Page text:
I decided to try some underwater shots, since the camera is waterproof and the creek was very clear. This one is good but boring. It’s a 14 inch fish, and again the foreshortening of my hand comes into play a bit. This is how the picture came off the memory card with no adjustments. I didn’t have the camera set for underwater shooting, just the auto setting. It turned out okay but I think it would have been better if I’d set it for underwater.
This photo points out some things that I have to take into consideration as an artist. Viewed under water, a fish loses ALL the sheen it has above the water, and actually lookslike it’s dry. No reflections of sun making little pinpoint spots of bright white, no reflections of the sky making a sheen. Instead the light coming from above makes the back of the fish lighter than the belly.
Another thing that’s really noticeable in this photo is that the surface of the water, viewed from beneath at this angle, is actually a better mirror than it is when viewed from above. Very sharp reflections of the fish and my hand in this photo, but broken and distorted by the fact that the water surface is wavy.
Here’s one that I just missed. I was letting the fish pull against a short line while holding the camera underwater and trying to catch it perfectly, but the lag between the time I pressed the shutter and the time the shutter released, always a problem with digital point and shoots, messed me up. Still, it will be a very useful photo for my artwork, because it’s a beautiful shot of the splash as viewed from below, with very nice wave patterns and the fish’s tail interacting with the splash as well. Note the nice touch of the minnows, probably bleeding shiners, in the photo. It’s common on creeks for the minnows to follow the hooked fish around hoping it will stir up something to eat, but as an artist I have to think long and hard about whether to actually depict that, since the average viewer might think that it doesn’t make any sense for the minnows to be that close to one of their predators.
Here’s the shot of the day. A 14 or 15 inch fish, this one was a little farther away from the camera, so I got everything in. Nice pose. Beautiful refractions of light on it. Nice colors of the water and gravel.
Note a few things. A few bubbles coming off the water surface behind the fish adds movement to the photo, and would be a very nice touch in a painting. Those refractions of striated light hitting the fish make a nice abstract pattern on its back. Refractions are caused by the light rays being bent by ripples on the water surface. The light bends inwards on some slopes of the ripples and the rays of light compress and multiply each other where they are bent together, while losing more of their strength where they are bent apart. The refracted light on the fish will therefore show shapes that are determined by the shapes of the wavelets on the surface, something I have to keep in mind when painting the fish, since I don’t want the refracted light to not somewhat match the ripples on the surface IF I’m including the surface in the painting.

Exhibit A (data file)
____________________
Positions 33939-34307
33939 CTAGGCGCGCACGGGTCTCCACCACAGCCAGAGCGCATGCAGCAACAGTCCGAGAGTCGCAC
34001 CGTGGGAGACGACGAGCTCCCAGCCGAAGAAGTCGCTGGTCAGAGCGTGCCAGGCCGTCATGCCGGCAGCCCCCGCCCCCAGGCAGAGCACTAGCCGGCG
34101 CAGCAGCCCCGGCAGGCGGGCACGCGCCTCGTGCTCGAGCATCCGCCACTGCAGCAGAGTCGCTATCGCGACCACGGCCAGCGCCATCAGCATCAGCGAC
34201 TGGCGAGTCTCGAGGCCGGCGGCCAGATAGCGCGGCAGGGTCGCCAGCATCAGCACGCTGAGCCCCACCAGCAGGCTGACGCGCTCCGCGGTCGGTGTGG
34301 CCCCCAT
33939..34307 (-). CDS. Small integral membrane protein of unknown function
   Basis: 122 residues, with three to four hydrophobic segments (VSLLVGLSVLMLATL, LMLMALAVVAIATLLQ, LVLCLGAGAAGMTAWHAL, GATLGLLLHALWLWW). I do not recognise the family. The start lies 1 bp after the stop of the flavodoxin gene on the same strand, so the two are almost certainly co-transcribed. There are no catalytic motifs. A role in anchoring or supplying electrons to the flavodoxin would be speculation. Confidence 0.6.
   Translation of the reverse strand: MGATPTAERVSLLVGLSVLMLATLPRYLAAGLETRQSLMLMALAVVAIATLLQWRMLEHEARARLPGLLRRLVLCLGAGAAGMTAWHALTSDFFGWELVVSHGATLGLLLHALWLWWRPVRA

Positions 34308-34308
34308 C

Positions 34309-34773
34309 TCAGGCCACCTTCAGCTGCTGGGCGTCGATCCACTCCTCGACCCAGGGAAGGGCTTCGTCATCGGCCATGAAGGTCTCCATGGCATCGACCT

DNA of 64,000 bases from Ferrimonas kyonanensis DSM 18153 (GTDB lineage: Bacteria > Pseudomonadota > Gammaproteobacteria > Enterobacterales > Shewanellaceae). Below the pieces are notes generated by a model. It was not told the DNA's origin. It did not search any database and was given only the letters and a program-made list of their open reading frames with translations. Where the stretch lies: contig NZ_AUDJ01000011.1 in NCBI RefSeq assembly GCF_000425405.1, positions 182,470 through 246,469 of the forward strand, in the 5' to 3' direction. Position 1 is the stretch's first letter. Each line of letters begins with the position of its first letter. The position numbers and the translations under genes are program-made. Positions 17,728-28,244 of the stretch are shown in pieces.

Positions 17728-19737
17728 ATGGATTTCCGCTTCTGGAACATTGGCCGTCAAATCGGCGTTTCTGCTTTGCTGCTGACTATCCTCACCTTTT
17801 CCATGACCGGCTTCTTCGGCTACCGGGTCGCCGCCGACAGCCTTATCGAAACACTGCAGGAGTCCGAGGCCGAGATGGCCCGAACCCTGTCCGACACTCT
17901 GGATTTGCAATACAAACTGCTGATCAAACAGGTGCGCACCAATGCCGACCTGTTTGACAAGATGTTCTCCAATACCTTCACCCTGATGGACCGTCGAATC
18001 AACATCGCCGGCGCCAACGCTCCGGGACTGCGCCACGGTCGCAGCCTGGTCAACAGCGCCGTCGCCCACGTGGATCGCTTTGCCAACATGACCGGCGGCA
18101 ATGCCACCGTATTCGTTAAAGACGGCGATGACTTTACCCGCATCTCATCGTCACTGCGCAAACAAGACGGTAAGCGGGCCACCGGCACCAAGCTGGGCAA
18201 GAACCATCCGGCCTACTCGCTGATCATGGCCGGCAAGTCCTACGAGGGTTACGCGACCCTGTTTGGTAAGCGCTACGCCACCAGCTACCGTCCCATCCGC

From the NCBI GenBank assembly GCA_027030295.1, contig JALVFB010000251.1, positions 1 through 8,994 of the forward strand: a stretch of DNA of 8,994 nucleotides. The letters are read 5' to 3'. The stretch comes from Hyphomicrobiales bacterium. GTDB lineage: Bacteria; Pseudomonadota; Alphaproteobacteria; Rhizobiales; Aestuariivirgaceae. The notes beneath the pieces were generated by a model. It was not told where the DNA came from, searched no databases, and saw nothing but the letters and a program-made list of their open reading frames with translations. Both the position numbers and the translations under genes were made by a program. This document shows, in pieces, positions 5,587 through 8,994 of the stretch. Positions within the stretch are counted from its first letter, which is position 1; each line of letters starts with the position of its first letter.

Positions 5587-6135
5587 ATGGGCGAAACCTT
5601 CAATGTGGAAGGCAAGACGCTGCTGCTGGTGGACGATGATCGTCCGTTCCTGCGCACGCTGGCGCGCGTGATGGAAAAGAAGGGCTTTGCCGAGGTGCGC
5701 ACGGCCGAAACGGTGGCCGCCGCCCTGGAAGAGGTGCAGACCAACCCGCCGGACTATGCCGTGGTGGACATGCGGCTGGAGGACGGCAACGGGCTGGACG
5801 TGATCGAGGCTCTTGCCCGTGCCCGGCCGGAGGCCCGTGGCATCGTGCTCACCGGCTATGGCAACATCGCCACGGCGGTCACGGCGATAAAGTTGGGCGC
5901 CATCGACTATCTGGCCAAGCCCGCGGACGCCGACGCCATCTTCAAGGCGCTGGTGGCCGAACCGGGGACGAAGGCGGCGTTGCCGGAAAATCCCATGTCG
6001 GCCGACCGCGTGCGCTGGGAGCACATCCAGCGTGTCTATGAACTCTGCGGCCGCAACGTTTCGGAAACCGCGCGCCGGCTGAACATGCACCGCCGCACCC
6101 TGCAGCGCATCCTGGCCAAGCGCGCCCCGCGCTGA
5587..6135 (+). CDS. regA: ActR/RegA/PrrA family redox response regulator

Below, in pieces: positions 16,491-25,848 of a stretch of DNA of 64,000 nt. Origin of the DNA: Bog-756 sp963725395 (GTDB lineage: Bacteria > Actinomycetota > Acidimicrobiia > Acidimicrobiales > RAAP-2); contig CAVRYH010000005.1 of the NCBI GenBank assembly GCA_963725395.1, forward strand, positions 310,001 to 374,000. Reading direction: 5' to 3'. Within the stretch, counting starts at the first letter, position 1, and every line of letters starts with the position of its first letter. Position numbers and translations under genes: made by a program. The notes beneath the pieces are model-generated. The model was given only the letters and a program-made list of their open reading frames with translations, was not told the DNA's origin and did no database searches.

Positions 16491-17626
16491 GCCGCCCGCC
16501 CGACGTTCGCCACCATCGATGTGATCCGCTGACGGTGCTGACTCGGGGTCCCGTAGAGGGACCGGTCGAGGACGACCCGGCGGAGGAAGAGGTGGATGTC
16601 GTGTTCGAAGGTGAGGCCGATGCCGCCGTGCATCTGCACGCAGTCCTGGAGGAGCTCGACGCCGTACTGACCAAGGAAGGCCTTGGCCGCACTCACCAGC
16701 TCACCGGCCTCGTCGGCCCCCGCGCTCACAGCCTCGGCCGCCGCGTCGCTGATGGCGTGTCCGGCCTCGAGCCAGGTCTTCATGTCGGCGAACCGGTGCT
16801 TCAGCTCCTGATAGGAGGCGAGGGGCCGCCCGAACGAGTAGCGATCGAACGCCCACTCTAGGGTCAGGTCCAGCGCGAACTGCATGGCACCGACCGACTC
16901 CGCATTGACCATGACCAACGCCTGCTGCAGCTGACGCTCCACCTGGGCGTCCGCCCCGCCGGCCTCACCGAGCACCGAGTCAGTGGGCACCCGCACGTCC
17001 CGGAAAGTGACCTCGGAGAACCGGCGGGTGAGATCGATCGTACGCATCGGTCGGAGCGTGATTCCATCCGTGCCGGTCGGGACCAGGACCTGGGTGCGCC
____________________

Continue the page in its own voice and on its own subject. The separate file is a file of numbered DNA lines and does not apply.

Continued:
You can barely see shafts of light plunging through the water in this photo. A lot of artists overdo those shafts of light…they are where the bunched and multiplied refractions go down through the water, and show up because the stronger refracted rays are lighting up the silt and impurities in the water. The clearer the water is, the fewer impurities and the less those rays will show.
On the bottom here, you can see where the refractions are diffused by the greater amount of water the light has to pass through, compared to the fish. So they are bigger and more obscure compared to the refracted light on the fish.
Note also the color of the fish, and how it matches the color of the bottom fairly closely. This is a common characteristic of smallies in the water. They will usually be pretty close in overall color to the bottom color.
This photo was adjusted some in camera raw in Photoshop Bridge. It’s a very nice tool for working with photos.
One other thing…the fish’s anal fin is shaped a little strangely, due to the fact that the fish has bent and twisted it as part of the many little adjustments the fish makes while swimming. That’s one thing I’d have to change a little in a painting, because it doesn’t look quite right to me.